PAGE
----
]. However, the focus of this work was not to determine the definitive toxic status of the river sediments, but to observe, in a proof of principle experiment, if changes in global gene expression patterns can be used to study (and differentiate) the responses of exposure to complex sediments. Nematodes, as any other organism, exposed to contaminated environments will modulate their metabolic resources and available energy to combat the environmental insult [30
]. In line with this, we found that C. elegans
exposed to Elbe or Rhine sediments down-regulated higher-ranking GO categories which include catalytic activities, binding and metabolic processes. An analogous strategy of C. elegans
was observed by DNA microarray studies following single compound exposures to PCB52 [11
] and Cd [12
]. Interestingly, exposure to both sediments resulted in a down-regulation of several members of the starch and sucrose metabolism pathway, including the trehalase encoding genes tre-2
. The disaccharide trehalose is an invertebrate sugar transport and storage material [31
] that is present in C. elegans
at all life stages. The highest concentrations of trehalose (up to 2.3% of dry weight) are found in eggs and dauer larvae, two diapausing stages that are highly resistant to environmental stressors [32
], it is proposed to function as energy reserve and stress protectant [33
]. In contrast, the gene expression of α-amylase, whose yeast and human orthologs help to facilitate the breakdown of glycogen [34
], was found to have strongly increased. Although the Cd level of the Elbe sediment was found to be 5-fold higher than the Rhine sample, the sediment data presented here is remarkably divergent to the global gene expression pattern observed in laboratory exposures to Cadmium [12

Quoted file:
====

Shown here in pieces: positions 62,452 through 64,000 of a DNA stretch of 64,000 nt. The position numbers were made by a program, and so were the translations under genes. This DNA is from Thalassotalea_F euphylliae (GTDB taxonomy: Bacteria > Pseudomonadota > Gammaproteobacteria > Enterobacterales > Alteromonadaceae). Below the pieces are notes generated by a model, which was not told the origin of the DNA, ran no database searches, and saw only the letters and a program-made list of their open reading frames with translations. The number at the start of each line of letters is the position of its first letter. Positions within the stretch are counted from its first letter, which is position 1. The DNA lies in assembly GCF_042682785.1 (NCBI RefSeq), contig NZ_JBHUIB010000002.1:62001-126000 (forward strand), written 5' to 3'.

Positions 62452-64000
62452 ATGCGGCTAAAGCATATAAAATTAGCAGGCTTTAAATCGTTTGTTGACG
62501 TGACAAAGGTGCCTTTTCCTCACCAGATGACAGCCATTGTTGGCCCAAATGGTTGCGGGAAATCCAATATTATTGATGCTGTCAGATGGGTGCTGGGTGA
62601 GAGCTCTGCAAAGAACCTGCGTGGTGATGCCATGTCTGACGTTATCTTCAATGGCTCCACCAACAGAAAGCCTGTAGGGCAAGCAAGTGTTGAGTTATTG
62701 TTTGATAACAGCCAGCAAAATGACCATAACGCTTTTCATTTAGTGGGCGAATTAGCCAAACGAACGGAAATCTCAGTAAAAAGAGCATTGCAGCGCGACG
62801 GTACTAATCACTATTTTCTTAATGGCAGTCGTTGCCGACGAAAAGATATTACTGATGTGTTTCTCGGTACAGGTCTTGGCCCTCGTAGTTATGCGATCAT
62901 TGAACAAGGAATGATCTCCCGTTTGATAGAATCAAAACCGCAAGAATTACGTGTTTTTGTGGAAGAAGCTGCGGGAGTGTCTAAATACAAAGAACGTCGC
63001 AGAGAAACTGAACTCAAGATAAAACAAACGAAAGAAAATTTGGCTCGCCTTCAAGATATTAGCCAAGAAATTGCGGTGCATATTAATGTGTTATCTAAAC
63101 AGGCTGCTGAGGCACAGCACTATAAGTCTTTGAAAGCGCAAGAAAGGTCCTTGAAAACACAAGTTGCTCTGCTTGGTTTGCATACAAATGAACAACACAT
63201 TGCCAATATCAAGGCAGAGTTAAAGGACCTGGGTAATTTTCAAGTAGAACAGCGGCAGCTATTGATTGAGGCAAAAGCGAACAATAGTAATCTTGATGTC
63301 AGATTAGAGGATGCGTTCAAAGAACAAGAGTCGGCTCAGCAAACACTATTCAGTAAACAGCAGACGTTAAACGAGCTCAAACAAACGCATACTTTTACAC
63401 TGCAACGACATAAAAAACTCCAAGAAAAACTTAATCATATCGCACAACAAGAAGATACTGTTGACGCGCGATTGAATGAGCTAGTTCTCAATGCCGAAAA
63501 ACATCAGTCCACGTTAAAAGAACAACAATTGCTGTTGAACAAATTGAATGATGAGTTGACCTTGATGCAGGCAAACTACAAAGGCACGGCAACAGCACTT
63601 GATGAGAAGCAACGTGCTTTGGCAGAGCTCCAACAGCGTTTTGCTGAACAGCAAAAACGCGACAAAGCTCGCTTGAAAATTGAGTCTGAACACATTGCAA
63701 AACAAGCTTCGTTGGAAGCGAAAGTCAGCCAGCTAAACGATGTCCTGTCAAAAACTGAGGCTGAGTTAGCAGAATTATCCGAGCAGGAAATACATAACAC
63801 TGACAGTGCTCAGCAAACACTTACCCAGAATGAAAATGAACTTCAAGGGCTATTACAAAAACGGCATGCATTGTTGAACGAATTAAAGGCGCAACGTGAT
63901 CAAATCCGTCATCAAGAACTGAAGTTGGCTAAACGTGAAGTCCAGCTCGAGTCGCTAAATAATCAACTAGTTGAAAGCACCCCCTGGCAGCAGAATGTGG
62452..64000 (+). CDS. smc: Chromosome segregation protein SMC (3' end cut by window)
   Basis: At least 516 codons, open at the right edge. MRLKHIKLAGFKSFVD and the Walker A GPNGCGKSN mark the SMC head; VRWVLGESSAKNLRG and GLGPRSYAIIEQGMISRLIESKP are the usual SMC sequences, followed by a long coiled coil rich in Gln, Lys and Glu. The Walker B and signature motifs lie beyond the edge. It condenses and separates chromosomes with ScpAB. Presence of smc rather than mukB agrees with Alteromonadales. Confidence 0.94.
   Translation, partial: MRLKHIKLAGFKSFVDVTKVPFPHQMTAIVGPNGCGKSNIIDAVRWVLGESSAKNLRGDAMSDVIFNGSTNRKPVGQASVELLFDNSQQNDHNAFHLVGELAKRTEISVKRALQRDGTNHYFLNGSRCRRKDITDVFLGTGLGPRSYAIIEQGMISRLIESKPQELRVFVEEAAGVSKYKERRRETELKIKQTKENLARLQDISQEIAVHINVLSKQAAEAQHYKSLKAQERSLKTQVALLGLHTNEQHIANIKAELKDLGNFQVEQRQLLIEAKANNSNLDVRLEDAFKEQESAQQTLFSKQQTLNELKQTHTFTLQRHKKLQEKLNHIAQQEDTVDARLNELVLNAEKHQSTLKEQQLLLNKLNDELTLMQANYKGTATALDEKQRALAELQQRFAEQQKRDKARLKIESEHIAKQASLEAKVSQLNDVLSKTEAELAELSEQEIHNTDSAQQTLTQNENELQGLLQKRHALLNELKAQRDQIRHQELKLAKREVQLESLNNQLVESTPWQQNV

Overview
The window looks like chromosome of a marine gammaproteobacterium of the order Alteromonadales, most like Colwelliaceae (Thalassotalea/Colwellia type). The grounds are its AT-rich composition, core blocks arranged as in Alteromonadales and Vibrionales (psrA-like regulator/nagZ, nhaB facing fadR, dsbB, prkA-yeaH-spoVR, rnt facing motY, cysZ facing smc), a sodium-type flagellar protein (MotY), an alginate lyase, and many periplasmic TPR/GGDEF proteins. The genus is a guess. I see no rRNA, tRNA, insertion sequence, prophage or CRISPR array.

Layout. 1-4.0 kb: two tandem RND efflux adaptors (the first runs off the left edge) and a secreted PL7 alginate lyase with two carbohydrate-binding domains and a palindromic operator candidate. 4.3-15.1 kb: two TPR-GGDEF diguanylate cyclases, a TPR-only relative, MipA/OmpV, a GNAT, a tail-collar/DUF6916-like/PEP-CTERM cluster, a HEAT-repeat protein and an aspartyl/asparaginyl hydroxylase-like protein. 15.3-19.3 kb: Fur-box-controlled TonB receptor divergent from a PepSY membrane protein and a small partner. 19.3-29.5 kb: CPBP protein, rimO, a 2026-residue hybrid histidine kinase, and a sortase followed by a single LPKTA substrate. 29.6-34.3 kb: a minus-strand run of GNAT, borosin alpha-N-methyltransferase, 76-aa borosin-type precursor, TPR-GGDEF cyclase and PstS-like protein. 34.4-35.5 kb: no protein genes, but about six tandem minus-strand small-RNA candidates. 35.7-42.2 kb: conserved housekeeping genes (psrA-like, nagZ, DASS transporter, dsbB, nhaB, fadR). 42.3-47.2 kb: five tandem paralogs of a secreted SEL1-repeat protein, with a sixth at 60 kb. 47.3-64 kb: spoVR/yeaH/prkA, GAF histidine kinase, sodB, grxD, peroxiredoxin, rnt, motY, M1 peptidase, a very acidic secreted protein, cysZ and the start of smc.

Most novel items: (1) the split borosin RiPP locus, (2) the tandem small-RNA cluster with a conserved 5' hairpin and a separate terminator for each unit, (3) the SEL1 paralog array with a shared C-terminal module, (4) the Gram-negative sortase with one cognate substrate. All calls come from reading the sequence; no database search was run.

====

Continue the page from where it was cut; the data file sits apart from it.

]. This underlines how single compound exposures, though valuable in their own right, cannot model conditions of true environmental complexity. Observed effects are a sum of effects of chemical contamination and their bioavailability as well as further biotic and abiotic properties of sediments which may mask typical single compound transcript profiles. Indeed, the comparison of several gene lists resulted in only one obvious match, namely with PCB52 responsive genes, including two DNA damage checkpoint protein encoding genes (wrn-1
), which were found up-regulated in the Elbe derived sample, where the sediment was characterized by the highest measured genotoxicity and a high level amount of various POPs including different PCB compounds. In this context it is notable that the pathway involved in metabolism of xenobiotics by cytochrome P450 was induced in those nematodes exposed to the Elbe sediment, whereas the Rhine sediment failed to induce this pathway.
Besides well defined and annotated KEGG pathways, the Elbe sediment exposure resulted in the differential regulation of several related biological processes (GO categories), including development (organ, larval and genitalia development), aging (determination of adult life span) and a pool of 50 GO terms associated with reproduction. Detailed analysis of the latter GO terms will provide a detailed mechanistic and physiological/toxicological understanding of sediment toxicity and allow the linking of gene expression to higher level effects such as the observed reduction in brood size. Almost all members belonging to these categories are characterized by an abnormal developmental and/or aging phenotype (typically Age, Let, Emb, Ste, Gro, Egl, Lva; please find detailed information by referring to http://www.wormbase.org/db/misc/phenotype
), when silenced by RNAi. Given the significant estrogenicity of the Elbe sediment sample, as defined by the YES test, it is conceivable that at least some of the observed responses are due to this specific class of pollutants. Similarly, exposure to the Elbe sediment was shown to increase the aging process. This process is the determination of adult life span and provides a well-defined data record. First, genes deemed to be essential for embryogenesis and normal growth (bec-1
] or associated with an increased life-span (old-2
] were up-regulated. Second, the loss of daf-2
, found to be down-regulated, are known to promote a long life as well [39
]. Likewise, a gain of function of wrn-1
], found to be up-regulated in this experiment, has been shown to shortened life span. This pattern of regulation, and the results concerning starch and sucrose metabolism pathway, discussed above, are expected to increase nematode's life span and induce the dauer stadium, well known as a survival pathway to overcome unfavorable environmental conditions.